A. rufa Skull Replica measures 2.8 inches. A. rufa Skull Replica is museum quality polyurethane cast. 2-part skull (separate cranium and jaw). Made in USA. Known as Mountain Beaver. Our precise skull can be used as a teaching tool, museum skull exhibit, home decor skull, or office decor skull.

A. rufa are gray or brown, but their fur can range from slightly more reddish to more blackish depending on subspecies, with a light patch under each ear. The animals have distinctively short tails.

Adults weigh about 18–32 oz. Total length is about 12–20 in., with a tail length of 0.39–1.57 in. Their superficial similarity with true beavers reflects only their relatively large size (for rodents), strong odor, preference for living in extremely watery moist habitats, and propensity to consume tree seedlings as food.

A.rufa do not fell adult trees (though such trees may be killed by “girdling”), build dams, live in lodges, or communicate by tail slappings. The Aplodontia rufa are predominantly nocturnal in above ground activities.

They are known to climb trees a few meters to acquire food in the form of branches and leaves, but otherwise their diet consists mostly of ferns, especially species which are toxic to other animals.

The skull is protrogomorphous; it has no specialized attachments for the masseter muscles as seen in other rodents. It is flattened and lacks a postorbital process.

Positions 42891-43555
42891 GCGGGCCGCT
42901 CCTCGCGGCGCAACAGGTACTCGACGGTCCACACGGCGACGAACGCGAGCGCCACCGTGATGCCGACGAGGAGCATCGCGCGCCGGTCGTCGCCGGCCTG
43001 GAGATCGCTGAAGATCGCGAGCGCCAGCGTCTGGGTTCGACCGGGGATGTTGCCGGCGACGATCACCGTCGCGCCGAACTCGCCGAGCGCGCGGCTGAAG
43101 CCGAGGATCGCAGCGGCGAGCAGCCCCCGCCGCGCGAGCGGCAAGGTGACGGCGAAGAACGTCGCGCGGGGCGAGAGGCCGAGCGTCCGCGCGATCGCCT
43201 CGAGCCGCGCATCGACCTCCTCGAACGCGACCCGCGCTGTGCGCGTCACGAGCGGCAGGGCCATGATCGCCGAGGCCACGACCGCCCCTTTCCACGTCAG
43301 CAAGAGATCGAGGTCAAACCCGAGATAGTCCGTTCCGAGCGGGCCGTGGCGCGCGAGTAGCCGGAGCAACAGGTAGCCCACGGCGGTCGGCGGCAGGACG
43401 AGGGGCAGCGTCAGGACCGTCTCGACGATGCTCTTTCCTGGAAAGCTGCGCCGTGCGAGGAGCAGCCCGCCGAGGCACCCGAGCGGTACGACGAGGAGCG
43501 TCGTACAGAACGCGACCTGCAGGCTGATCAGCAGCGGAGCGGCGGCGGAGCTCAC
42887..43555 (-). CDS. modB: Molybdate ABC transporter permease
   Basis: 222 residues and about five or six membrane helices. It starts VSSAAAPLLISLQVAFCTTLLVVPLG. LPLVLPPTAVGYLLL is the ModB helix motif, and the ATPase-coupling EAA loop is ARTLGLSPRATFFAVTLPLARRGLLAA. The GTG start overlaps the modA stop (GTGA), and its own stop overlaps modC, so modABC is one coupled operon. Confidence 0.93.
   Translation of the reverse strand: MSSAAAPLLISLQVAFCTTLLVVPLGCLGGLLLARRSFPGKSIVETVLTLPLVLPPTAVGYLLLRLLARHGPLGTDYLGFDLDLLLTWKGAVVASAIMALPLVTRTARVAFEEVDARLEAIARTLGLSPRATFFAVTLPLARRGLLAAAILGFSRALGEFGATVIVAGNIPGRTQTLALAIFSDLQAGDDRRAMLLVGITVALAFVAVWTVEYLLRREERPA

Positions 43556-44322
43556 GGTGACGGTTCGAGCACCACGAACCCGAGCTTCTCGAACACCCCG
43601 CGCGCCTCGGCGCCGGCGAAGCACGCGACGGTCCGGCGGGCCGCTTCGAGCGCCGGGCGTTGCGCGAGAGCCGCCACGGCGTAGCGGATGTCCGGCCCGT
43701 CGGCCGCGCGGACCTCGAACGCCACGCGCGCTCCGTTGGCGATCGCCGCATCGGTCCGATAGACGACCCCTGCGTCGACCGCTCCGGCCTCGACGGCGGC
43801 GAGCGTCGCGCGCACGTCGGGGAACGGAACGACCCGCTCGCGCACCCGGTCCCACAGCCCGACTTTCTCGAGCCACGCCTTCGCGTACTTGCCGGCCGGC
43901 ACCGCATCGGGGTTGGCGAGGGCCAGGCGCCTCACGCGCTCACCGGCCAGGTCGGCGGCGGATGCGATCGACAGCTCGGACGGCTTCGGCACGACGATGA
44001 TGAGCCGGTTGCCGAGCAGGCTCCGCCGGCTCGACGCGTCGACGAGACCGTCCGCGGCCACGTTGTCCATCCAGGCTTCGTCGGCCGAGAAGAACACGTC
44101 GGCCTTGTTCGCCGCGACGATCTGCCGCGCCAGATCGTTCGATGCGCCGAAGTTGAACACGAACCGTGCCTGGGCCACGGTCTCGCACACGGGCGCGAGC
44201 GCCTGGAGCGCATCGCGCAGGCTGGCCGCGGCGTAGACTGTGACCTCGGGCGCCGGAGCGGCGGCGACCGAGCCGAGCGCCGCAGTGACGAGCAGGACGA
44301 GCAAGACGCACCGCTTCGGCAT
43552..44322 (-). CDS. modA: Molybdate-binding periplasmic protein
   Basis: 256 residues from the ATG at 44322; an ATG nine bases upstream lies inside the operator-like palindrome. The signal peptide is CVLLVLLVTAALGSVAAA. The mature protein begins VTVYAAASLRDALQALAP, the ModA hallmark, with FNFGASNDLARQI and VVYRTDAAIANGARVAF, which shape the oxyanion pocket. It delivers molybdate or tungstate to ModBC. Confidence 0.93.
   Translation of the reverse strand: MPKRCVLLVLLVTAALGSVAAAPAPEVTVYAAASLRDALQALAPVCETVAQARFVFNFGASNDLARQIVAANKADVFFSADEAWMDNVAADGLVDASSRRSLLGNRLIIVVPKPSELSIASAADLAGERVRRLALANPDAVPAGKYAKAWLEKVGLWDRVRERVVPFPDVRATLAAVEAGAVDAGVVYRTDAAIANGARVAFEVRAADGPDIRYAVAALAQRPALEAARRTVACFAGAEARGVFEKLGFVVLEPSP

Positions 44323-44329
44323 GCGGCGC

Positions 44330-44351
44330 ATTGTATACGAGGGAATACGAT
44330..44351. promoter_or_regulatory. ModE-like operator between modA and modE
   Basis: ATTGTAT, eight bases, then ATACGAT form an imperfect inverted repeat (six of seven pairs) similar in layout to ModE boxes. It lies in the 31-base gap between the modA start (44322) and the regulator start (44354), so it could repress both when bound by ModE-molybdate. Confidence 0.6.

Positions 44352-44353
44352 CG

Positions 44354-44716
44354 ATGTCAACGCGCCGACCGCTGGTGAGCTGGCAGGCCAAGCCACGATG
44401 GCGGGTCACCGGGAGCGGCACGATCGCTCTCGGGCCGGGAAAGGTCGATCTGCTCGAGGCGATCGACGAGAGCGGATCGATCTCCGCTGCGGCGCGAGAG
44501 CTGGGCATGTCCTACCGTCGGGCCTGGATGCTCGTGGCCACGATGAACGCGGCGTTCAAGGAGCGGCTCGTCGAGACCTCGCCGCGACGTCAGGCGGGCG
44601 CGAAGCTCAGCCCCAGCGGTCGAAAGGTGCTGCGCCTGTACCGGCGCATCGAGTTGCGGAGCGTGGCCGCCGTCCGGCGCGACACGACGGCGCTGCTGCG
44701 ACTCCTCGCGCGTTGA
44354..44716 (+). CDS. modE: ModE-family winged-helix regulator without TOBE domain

A. rufa have an unusual projection on each molar and premolar tooth, which is unique among mammals and allows for easy identification of teeth. This projection points toward the cheek on the upper tooth row, but points toward the tongue on the lower.

The cheek teeth lack the complex folds of other rodents and instead consist of single basins. They are hypsodont and ever-growing. Two upper and one lower premolars are present, along with all the molars.

A. rufa are found in the Cascade Mountains of British Columbia and southward to include the rest of the Cascade Range in the United States, the Olympic Mountains and Coast Ranges of Washington and Oregon.

Mountain beavers are capable of climbing trees, but rarely travel far from burrows. Their thumbs are slightly opposable and the animals will sit on their hindquarters and manipulate food with their forelimbs and incisors.

A. rufa or Mountain beavers are asocial and generally do not live in shared burrows. Burrows usually consist of a network of tunnels built in deep soil. The entrances to these burrows often contain clumps of wilted vegetation which the animal likely uses as a kind of food cache as well as a source of nesting material.

Mountain beavers seldom travel more than a few meters from their burrow entrances, taking advantage of the protection such burrows offer from predators such as cougars and owls.

They exhibit coprophagy and eat soft fecal pellets to obtain maximum nutrients; hard fecal pellets are transferred to fecal chambers located within the burrow system.

A. rufa food includes fleshy herbs and young shoots of more woody plants. Ferns probably make up the bulk of their diets. They appear to be strictly herbivorous. Their consumption of seedling trees has led some to consider them as pests.